We have all had those days, weeks, maybe even months where we are so busy we feel like we are drowning and don’t know where to start to make a dent in the workload.
Now imagine yourself being a consumer, swimming through the worldwide web looking for insurance when in fact, you don’t even know enough to be dangerous. Even though our clients have information at their fingertips, it does not mean they are asking the right questions to solve their problems. And even worse, some don’t know the problem they have unless we explain it to them first.
How many times have we seen in the news, on Facebook, or a GoFundMe page, how people have become disabled or passed away from an illness or accident; unprepared or not having their affairs in order? It happens more than most will admit.
Get comfortable with uncomfortable
Facing this reality starts with us. We need to get comfortable with making our clients and their families uncomfortable. What I mean is we need to shed light on the uncomfortable topics like: life insurance, long-term care insurance, and disability income protection. None of us want to feel like we should have made the time to see a client, feeling like we could have helped them in a time of need.
I recently had a meeting with an agent who wrote “ancillary products”, and for those of you not in the health side of the house, these are solutions like cancer, heart, stroke, etc… She went to speak with a client, wanting to discuss putting in a group benefit for the employees. She met with the group and got the go-ahead to put a package together and return to present to the business. Unfortunately, the agent became busy and didn’t return as timely as she hoped. Additionally, one of the staff members was a friend of the agents, and as fate would have it, her friend got breast cancer prior to the coverage being in place. Great intent; didn’t get executed.
Too close to home
Another example hits little closer to home for me. My brother is self-employed and has great health insurance through his wife’s work. He came home from watching his youngest child play his last high school football game and immediately became ill. He became septic and has been in the ICU for months. We all know too well, being self-employed means self-funded paychecks! He did not have disability income nor business overhead protection, which now adds an enormous amount of pressure on his wife who’s trying to manage his care, pay the bills, and keep her job going.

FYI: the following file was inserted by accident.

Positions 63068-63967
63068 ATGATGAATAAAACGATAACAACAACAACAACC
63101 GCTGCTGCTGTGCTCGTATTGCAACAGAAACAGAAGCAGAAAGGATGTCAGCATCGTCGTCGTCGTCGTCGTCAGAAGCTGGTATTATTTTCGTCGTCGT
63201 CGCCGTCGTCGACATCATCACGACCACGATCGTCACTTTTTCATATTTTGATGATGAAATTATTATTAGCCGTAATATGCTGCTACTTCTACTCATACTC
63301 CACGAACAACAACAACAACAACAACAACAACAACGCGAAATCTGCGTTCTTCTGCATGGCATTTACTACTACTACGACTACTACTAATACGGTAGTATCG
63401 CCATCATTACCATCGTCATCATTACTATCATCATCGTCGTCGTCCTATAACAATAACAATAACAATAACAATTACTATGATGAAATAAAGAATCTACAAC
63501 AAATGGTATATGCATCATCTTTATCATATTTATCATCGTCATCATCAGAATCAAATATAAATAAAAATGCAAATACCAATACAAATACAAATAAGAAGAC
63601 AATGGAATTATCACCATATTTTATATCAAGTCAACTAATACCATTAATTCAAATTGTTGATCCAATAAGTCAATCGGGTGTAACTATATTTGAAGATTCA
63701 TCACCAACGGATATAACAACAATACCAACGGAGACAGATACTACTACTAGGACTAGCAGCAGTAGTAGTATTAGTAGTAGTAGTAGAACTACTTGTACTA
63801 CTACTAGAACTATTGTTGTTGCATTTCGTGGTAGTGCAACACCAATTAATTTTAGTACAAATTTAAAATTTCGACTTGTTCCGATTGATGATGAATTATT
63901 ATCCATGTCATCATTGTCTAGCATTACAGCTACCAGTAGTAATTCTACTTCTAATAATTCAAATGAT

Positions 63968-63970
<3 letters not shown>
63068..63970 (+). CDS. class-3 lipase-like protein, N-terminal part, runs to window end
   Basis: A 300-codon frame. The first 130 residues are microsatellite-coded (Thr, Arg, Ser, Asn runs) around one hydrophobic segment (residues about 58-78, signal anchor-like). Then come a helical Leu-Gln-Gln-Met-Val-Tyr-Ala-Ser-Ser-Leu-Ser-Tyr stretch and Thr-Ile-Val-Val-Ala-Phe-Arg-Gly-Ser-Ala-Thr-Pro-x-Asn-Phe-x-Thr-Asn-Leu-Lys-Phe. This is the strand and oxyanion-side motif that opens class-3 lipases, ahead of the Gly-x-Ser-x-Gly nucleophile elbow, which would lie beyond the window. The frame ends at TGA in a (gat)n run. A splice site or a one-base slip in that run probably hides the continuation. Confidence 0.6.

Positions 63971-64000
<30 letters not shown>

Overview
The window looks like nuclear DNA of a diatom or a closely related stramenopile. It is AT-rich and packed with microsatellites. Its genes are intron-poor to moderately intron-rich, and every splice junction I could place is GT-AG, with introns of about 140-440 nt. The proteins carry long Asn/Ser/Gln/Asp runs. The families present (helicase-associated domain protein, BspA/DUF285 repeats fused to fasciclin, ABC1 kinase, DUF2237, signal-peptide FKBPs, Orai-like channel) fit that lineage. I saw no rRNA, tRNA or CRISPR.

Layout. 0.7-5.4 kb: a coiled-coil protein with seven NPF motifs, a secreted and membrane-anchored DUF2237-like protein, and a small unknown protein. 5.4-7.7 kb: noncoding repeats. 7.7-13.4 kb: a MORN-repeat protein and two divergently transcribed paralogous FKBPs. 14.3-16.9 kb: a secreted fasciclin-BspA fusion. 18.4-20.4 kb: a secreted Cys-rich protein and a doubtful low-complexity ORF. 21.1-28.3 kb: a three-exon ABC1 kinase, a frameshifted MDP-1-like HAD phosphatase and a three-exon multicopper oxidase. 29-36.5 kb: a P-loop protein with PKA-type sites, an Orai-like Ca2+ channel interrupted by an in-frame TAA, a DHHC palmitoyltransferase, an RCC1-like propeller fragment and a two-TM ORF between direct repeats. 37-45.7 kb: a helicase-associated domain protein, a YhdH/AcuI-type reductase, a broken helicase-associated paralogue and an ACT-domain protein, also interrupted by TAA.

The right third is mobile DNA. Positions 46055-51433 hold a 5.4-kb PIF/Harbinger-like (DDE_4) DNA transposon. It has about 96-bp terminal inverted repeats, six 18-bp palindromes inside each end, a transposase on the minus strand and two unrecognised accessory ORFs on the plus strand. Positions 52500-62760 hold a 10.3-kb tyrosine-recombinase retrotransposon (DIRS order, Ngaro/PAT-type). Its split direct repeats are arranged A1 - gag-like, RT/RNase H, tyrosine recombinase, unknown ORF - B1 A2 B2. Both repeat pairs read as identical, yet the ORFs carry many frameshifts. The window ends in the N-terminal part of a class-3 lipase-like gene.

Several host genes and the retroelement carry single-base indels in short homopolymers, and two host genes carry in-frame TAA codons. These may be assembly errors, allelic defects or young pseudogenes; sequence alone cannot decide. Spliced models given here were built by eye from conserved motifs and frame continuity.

Not letting fate dictate
It’s time to switch the narrative from “as fate would have it” to “let me help you file the claim and get you some money” or “I am so sorry for your loss, I’ll file the claim”.
The only way to get there is to start with the uncomfortable conversations. Here are a few ways to broach the subject.
- For existing clients of life insurance, ask them when the last time their policy had been reviewed. Rates change, people’s health can change, and sometimes conversions are a vital part of planning.
- If a new prospect, start out explaining there are various ways to prepare for the future – explain you are in the business to make sure families don’t feel the effects of not planning. Consider sharing your own story, or my story, or any story that relates to an unexpected illness or untimely death.
- It’s just about teeing up a conversation and then listening to your client or prospect. Maybe an insurance solution isn’t the fit for that client but the education most certainly is. How does a person make an educated decision if we don’t educate them?
It can be uncomfortable to kick off this conversation, but consumers can’t buy if they are not educated on the subject. If we assume “no” then the answer is “no” but let them decide. Lifesaving is in the hearts of those that plan, so some might say “yes”. I encourage you to be the captain of your business and give your clients the lifejackets that can maintain their dignity, their lives, and their families’ financial security.